The Tea’s Weird Week podcast is on “vacation” as we’re trying to catch up on ideas for future podcast episodes as well as getting our Patreon rolling– check it out, lots of very cool perks at a number of affordable levels: www.patreon.com/teasweirdweek
This week I just thought I’d share a pretty crazy story I ran into while doing some light research. Like other authors, I always have a few irons in the fire– I’m working on developing a couple of non-fiction book ideas, as well as a couple of fiction ones. I’m not sure what is going to be completed first (if completed at all) or what might roll out when, but one of these fiction manuscripts is a horror novel that includes a plot involving sleep paralysis and sleep deprivation.
I was looking into the latter when I found the story of Peter Tripp, a top 40 DJ who decided to be involved with a publicity stunt. He agreed to DJ live on WMGM (where he had a show called “Your Hits of the Week”) for 200 hours (a little over 8 days) straight without sleep from a glass DJ booth in Times Square (so people could go and see him, like a sleep deprived fish in an aquarium) as a fundraiser for March of Dimes. This “Wake-A-Thon” was in late January, 1959.
It was somewhere around 120 hours into the “Wake-A-Thon” that Tripp went from extremely drowsy to beginning to lose his damn mind. He suffered from hallucinations– at one point he began to see spiders crawling out of his shoes and mice and kittens scurrying around his feet inside the studio. He had a hotel room next door where he could freshen up and there he hallucinated flames shooting out of a dresser drawer. In another instance he believed a scientist sent to observe him was an undertaker after his body, so he ran out of the studio into Times Square and had to wrangled back in. He grew paranoid of the scientists who were observing him and thought they were in league against him, trying to poison him. He had difficulty reciting the alphabet.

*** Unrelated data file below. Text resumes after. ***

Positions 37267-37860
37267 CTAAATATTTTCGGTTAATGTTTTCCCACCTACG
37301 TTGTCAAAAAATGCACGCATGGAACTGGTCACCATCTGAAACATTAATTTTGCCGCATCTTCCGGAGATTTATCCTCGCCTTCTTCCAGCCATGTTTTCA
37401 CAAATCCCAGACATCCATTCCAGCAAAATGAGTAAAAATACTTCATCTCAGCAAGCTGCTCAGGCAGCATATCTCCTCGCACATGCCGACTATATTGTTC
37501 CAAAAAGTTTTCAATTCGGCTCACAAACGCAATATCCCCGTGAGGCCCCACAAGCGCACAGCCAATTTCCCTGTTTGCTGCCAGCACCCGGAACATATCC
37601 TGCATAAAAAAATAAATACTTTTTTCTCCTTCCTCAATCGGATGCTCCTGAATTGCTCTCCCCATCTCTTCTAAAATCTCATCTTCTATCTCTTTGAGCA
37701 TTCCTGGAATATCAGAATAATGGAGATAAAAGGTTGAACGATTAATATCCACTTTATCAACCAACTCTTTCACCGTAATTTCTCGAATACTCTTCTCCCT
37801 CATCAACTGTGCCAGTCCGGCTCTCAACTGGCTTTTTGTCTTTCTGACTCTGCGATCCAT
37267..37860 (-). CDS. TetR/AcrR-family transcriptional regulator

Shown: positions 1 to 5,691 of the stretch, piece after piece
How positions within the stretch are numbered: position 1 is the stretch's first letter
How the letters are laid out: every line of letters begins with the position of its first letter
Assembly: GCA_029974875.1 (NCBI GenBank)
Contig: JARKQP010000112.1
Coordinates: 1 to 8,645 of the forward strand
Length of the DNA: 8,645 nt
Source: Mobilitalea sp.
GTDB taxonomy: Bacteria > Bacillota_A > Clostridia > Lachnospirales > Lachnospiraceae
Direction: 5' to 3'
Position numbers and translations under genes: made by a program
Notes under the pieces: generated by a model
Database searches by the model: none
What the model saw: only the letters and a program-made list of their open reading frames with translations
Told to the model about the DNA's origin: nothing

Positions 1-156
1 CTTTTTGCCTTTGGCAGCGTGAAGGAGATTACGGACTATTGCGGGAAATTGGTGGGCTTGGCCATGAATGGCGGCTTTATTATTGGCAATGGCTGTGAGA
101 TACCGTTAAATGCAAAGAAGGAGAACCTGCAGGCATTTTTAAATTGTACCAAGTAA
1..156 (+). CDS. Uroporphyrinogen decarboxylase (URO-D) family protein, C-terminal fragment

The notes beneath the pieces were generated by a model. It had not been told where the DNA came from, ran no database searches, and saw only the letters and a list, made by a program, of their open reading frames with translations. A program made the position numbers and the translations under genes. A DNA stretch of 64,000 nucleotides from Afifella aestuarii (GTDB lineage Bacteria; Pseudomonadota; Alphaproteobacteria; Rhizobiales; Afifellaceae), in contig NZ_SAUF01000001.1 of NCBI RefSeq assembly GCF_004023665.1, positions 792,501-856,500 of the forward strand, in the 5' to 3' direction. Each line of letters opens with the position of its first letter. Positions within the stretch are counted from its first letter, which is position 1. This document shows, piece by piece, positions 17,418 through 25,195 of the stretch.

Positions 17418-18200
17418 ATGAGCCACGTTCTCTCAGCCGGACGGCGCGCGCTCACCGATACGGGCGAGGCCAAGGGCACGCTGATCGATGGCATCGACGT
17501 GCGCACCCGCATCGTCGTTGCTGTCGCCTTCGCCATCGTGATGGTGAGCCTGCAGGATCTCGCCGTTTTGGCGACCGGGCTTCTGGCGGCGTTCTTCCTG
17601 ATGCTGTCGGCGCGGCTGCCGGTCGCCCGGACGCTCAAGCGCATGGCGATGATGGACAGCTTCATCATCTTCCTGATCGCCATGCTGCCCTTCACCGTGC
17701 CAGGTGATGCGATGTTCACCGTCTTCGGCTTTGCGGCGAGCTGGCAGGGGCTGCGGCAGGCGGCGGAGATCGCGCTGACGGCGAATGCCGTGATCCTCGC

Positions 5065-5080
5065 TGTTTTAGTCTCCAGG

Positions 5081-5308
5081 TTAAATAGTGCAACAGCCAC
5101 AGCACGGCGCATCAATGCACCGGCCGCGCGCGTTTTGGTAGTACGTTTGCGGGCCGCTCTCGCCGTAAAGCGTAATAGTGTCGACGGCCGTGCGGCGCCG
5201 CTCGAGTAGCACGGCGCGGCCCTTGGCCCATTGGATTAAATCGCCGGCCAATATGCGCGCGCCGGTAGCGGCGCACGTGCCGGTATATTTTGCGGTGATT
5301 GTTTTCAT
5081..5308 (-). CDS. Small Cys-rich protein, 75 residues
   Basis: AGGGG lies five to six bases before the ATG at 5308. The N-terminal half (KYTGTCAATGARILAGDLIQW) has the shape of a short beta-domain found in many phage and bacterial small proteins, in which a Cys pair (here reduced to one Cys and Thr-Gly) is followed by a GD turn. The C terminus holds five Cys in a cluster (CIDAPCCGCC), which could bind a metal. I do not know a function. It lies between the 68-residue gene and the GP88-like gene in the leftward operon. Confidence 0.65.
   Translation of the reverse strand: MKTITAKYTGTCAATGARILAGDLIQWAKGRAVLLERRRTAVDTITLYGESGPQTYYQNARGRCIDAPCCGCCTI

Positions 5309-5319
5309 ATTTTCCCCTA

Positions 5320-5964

The scientists monitored Tripp’s brain waves and found that his hallucination freak outs mirrored the 90 minute REM cycles he brain would experience if he was asleep, so his brain was dreaming while he was awake. The last 60 hours or so were only maintained by an administered stimulant. After he hit 200 hours, he crashed out– he reportedly slept 13 hours, 13 minutes.
Like any bad idea, the “Wake-a-Thon” craze spread to other DJs looking to duplicate Tripp’s publicity. Dozens of DJs attempted to beat Tripp’s record in 1959 and into the 60s.
Poor Peter Tripp! As one report notes, “it is often reported that the sleep-deprivation marathon had a long-term effect on his personality.” Tripp view himself as an “imposter,” what I’m interpreting to mean something like a Twin Peaks doppelganger. His marriage (one of four) fell apart shortly after the Wake-a-Thon. The next year, he was also hit for being part of the “payola” scandal, where DJs received money for playing certain songs to make them a hit. His radio DJ career drifted around California and ended up in Ohio before he quit the biz in 1967. He died in 2000 at age 73.
Now I think I’ll go take a nap.
Inglis-Arkell, Esther. “The Sleep Deprivation Publicity Stunt That Drove One Man Crazy,” Gizmodo.com.
tenwatts.blogspot.com, “DJ Marathon Stay-Awake Records.”
Rolls, Geoff. “The Men Who Didn’t Sleep: Peter Tripp and Eric Gardner,” chapter from Classic Case Studies in Psychology.
And this short doc:
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